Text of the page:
Wednesday, July 30, 2008

My Thoughts Exactly!

A coin collecting colleague of mine recently wrote this:

You would think that ECA would support activities like the
ANA and NYINC as way to promote people to people contacts
between Americans and foreigners AT NO COST TO THE US
TAXPAYER. Yet, import restrictions like those ECA recently
imposed on "coins of Cypriot type" threaten to make foreign
participation in such coin fairs as a thing of the past.

My thoughts exactly!

His column reminds me of an old Rodney Dangerfield quote that I will intentionally paraphrase, "I went to a coin show the other day, and a friendship broke out".

I have often preached that the international exchange of coins by PRIVATE CITIZENS of differing countries has a 'Peace Dividend' in that as people buy and sell or trade (coin and bank note trading is BIG over the internet!) coins as a hobby, it builds good will between those countries one person at a time. I have had both a French collector and an Arab collector say the precise same thing to me, "I hate George Bush but I love Americans!" As I am a Republican who worked to elect and re-elect Bush I was not happy to hear they did not like my President but I got what they were saying. They did not care for our current President but they harbored no ill will for Americans. In fact both told me of numerous friends and customers they had who were American.

Washington, are you reading this?

Some years back when I was a student at Mankato State University, I took a class in political philosophy from a terrific professor, Doran Hunter. He had us read Steven Macedo's Liberal Virtues: Citizenship, Virtue, and Community in Liberal Constitutionalism. A big part of what we talked about was 'cross cutting interests and institutions'. Here in America, one reason we don't have Protestants and Catholics who live side by side slitting each others throats is because we don't monolithically identify with just our own religion. We may belong to a political party, we may belong to a social club like the Rotary Club, we may play chess and belong to a chess club or we might COLLECT COINS and belong to a COIN COLLECTING CLUB. Under the old Soviet system and under many of the past Fascist regimes, social clubs were either eliminated or co-opted into the party structure. Why? Because clubs often have leaders and clubs are often built upon coalitions!

Are you listening State Department?

Much of today's import restriction requests are born out of a philosophy called Cultural Property Nationalism (hypernationalism) which is a product (in many cases) of bad feelings over colonialism, hypernationalism also is related to Fascism. But the truth be told, colonial powers did frequently behave badly and either stole or bought (at very low prices) what some might now consider national treasures. Cultural Property Nationalism may be bad and counterproductive to friendly international relations but it is conceived in feelings that have some justification. The problem we are faced with now is a 'baby-with-the-bathwater' problem. Coins are rarely national treasures, coins were mass produced for public circulation as a means of exchange for the buying and selling of commercial goods. You just cannot equate a bronze coin of Constantine the Great that has a retail value of say, $5 to $25 with something like King Tutankhamen's treasure. It is like comparing an antique beer can to a print made by Albrecht Dürer.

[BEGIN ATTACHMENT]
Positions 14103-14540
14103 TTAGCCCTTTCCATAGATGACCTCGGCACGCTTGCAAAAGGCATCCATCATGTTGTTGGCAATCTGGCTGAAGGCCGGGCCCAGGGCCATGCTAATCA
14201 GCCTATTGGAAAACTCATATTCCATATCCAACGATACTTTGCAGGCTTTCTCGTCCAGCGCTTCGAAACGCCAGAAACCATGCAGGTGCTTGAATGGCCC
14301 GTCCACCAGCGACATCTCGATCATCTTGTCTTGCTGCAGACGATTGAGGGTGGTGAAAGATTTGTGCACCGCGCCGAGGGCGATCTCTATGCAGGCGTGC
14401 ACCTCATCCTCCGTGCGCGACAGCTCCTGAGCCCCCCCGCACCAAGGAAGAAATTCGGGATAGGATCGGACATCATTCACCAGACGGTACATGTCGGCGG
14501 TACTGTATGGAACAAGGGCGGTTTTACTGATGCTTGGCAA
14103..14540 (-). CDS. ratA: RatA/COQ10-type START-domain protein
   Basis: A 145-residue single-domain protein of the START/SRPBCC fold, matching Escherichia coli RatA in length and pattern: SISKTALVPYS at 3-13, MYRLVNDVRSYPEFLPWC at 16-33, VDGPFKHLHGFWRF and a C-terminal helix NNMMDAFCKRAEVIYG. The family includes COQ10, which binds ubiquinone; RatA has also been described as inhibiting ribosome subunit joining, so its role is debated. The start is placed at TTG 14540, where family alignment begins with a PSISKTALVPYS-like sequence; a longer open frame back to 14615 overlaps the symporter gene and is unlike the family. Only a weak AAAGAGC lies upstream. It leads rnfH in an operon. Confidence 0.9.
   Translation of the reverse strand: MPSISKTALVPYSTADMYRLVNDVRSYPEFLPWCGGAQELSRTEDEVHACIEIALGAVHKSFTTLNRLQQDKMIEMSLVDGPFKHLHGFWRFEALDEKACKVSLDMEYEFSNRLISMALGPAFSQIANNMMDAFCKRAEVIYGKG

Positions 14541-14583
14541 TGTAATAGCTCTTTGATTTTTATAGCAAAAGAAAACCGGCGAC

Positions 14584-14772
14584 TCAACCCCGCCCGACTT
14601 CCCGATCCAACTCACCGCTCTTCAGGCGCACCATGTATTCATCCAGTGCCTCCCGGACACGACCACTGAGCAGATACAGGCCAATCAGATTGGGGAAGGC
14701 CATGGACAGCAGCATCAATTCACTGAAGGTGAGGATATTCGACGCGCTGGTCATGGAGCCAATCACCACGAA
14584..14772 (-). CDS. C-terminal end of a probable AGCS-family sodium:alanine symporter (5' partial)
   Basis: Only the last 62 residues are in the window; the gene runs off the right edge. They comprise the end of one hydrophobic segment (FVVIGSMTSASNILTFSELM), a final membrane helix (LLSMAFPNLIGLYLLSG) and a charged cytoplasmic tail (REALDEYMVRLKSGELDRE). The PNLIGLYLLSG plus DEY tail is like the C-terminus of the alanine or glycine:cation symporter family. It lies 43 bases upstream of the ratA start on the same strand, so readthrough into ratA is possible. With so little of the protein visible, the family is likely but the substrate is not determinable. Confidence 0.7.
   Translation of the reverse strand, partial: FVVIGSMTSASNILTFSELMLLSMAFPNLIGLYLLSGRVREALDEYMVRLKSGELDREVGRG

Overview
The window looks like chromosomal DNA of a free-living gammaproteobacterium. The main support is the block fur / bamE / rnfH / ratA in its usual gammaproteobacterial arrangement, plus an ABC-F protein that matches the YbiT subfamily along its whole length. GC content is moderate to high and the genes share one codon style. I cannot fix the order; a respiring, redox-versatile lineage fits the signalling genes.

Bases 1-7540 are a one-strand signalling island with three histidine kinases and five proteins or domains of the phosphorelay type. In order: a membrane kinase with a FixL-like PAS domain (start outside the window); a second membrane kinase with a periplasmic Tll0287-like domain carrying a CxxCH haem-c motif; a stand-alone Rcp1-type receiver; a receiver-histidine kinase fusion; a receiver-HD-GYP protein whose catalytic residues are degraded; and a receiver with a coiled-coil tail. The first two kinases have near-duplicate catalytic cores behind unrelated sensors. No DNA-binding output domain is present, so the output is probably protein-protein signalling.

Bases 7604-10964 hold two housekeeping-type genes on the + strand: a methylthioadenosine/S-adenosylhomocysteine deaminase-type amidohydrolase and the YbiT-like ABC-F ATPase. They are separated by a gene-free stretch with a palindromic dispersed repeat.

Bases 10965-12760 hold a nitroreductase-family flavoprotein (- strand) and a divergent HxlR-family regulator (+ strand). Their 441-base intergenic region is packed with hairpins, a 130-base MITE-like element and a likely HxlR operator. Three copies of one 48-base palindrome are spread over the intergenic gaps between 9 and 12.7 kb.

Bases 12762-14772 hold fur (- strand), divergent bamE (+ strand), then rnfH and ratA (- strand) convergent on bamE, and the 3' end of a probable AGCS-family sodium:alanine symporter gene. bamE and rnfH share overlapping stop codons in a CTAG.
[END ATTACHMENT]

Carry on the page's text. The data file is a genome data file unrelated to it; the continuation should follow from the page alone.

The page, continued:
Sure, both are collectible, but one belongs in a basement bar display and the other belongs in a museum. Many archaeologists wish to stop all trading in unprovenanced antiquities. In order to do this they feel that even if ancient coins may very well be common, it is all or nothing. All antiquities, no matter how insignificant, must be regulated and preferably, professional archaeologists should be the sole arbiters of their possession and study.

Back to the original topic, collecting has a 'peace dividend' that transcends politics, religion, ethnicity, gender, etc. If certain archaeologists and government busybodies (both with far too much time on their hands) want to send person-to-person international relations back 100 years, they should just keep doing what they have been doing. On the other hand, if a man in the U.S. wants to collect Judaean bronzes or Spanish milled silver, so what? And if a woman in India wants to collect U.S. or Canadian silver dollars, so what? Let them. This will promote cross-cultural exchange and global understanding when far too many balkanizing trends are at work.

Yeah, don't let people buy, sell and trade ancient and older world coins internationally - a friendship or business partnership might break out!


Jim McGarigle
Polymath Numismatics

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1 comment:

Bill Donovan said...

Here, Here! Nice post.